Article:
Beckham undergoes successful surgery

David Beckham has undergone a successful operation on a fully ruptured left Achilles tendon and is expected to make a full recovery.

Beckham’s chances of appearing in a record fourth World Cup were shattered last night when he ruptured his Achilles tendon on AC Milan duty against Chievo.

But the 34-year-old’s hopes of resuming his career were boosted by a successful operation in Finland today.

“Following a scan, David Beckham’s left Achilles was found to be ruptured,” his spokesman said in a statement released to Press Association Sport.

“Professor Sakari Orava performed a successful operation today, repairing the tendon completely.

“David is expected to make a full recovery. Professor Sakari Orava will conduct a further examination tomorrow, when a programme for rehabilitation will be finalised.

“David wants to thank everyone who has given him messages of support – it meant a lot to him.”

Beckham’s rehabilitation will be boosted by news Fabio Capello hopes the midfielder can add to his 115 caps in the Euro 2012 qualifying campaign.

“We hope he will be fit for the next year,” the England manager told Sky Sports News.

“I hope he will be fit for the Euros, next qualifying.

“He’s always one of the best players in England.”

Professor Sakari Orava, Beckham’s surgeon, anticipates it will be a minimum of six months before the former England captain can play again.

“It was a total tear,” Professor Orava told Sky Sports News.

“It’s only a guess, but it’s four months to running and a couple more months to kicking and jumping.

“He was quite happy after the operation.

“(And) I think that he understood from the beginning that it’s a serious injury and he’s not able to play (at the World Cup).”

Asked whether Beckham can play at the top level again, Professor Orava added: “It’s difficult to say whether he has decided to come back at the same level as before, but usually people can do what they have done before, if everything goes well.”

Capello’s comments will come as a boost not only to Beckham, but to Sir Bobby Charlton too.

Speaking at a major Manchester United sponsorship tie-up with Turkish Airlines, Charlton, who watched Beckham emerge from United’s youth system, hopes it is not the end.

“I don’t know if we will see him in an England shirt again. I hope so,” said the 1966 World Cup winner.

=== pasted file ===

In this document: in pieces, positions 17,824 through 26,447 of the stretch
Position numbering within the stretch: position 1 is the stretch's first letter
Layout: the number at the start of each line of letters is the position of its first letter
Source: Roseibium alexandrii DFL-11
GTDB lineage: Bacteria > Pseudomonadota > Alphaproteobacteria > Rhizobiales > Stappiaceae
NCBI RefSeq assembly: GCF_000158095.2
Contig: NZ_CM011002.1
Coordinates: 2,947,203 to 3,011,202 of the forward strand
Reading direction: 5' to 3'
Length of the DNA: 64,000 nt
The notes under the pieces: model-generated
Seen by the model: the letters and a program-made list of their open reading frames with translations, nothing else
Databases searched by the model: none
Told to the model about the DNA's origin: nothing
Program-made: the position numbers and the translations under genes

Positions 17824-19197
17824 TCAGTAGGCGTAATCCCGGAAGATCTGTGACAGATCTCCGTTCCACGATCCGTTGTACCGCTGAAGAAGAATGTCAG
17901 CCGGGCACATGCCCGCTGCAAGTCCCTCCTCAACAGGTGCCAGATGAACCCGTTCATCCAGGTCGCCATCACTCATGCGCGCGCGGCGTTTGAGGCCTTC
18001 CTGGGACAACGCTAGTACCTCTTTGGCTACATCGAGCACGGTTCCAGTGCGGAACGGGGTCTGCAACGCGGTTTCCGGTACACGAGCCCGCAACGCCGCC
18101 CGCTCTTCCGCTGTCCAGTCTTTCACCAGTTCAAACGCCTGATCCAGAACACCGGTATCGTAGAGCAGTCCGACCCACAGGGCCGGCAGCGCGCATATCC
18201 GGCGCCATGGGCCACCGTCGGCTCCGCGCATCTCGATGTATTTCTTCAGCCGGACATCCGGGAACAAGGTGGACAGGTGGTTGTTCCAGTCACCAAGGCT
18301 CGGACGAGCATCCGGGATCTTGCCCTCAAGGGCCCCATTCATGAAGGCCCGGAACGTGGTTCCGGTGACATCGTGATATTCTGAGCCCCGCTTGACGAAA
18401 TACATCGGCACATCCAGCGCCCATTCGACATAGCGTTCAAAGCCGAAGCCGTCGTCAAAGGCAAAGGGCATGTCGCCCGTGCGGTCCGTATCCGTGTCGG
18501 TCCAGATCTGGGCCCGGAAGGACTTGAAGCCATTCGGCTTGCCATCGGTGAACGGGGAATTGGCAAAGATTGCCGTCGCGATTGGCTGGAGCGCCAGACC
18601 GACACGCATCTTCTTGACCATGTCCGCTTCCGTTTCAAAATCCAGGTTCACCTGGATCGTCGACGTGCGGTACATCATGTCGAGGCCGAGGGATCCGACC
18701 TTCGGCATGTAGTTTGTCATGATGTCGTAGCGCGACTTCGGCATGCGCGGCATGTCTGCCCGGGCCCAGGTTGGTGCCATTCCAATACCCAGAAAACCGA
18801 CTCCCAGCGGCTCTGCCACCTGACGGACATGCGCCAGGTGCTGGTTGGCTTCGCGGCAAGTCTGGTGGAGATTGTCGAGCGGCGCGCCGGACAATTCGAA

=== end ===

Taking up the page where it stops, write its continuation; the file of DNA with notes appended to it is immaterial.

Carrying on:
“I have known him for a long time and he gets a lot of pleasure out of playing the game.

“Forget about all the finance and the hyperbole that goes with it, he just loves playing football.”

Charlton was fortunate to avoid serious injury throughout his own illustrious career.

That does not mean he is oblivious to the anguish Beckham must now be feeling at what appeared an innocuous incident that had such major consequences.

“If it had happened to me I would have been distraught,” reflected Charlton.

“I was lucky with injuries. He has got one of the worst kind.

“It will take such a long time to get right and you don’t have much time when you are 34.”

For Capello, it formed the first part of what turned out to be a frustrating 24 hours.

In Zurich for a meeting to thrash out the fixtures for Euro 2012 that ultimately reached no resolution, Capello was informed of Beckham’s injury almost as soon as it happened.

And both he, and trusted assistant Franco Baldini, were immediately on the phone to offer their support.

“I am very sad for David that he has suffered this injury,” said Capello.

“We have to wait for the results of the scan, but it looks like he is out of the World Cup.

“I spoke with him after the game on Sunday night to offer my support, as did Franco Baldini.

“David is a great professional and has worked very hard to be ready for the World Cup, so missing it will be a big blow.”

As the enormity of Beckham’s injury sank in, Capello then headed off for a near five-hour meeting with fellow Group G counterparts Switzerland, Bulgaria, Wales and Montenegro that ended with an impasse that will now be resolved by UEFA, who will hold a random draw in Tel Aviv.

The increased irritation for Capello was that he had reached agreement over England’s fixtures, avoiding June matches and starting with a home game in September.

Now those dreaded June fixtures are back on the agenda, when trips to the searing heat of Montenegro and Bulgaria could also be added to what is very much a worst-case scenario.

Before that, Capello will have to find alternatives for the right-sided slot.

In a sense, the Italian has options, even though Aaron Lennon’s fitness situation is causing concern given the Tottenham winger has not recovered from a groin injury he sustained in December.

Theo Walcott and Shaun Wright-Phillips are obvious alternatives. James Milner and Joe Cole are both capable of operating in that area of the pitch, whilst Adam Johnson is bound to come into the reckoning after capping a sparkling few weeks at new club Manchester City by scoring a superb equaliser at Sunderland yesterday.

However, Denis Irwin, a team-mate of Beckham’s in the 1999 Champions League final, thinks Capello will struggle to replace the veteran wide-man.

“It is a big blow for England,” said Irwin.

“I have never seen a better crosser of the ball and England will miss him on set pieces.

“He would be the ideal man to come on with 25 minutes to go when you have someone like Peter Crouch up front. He would have been the perfect foil.”

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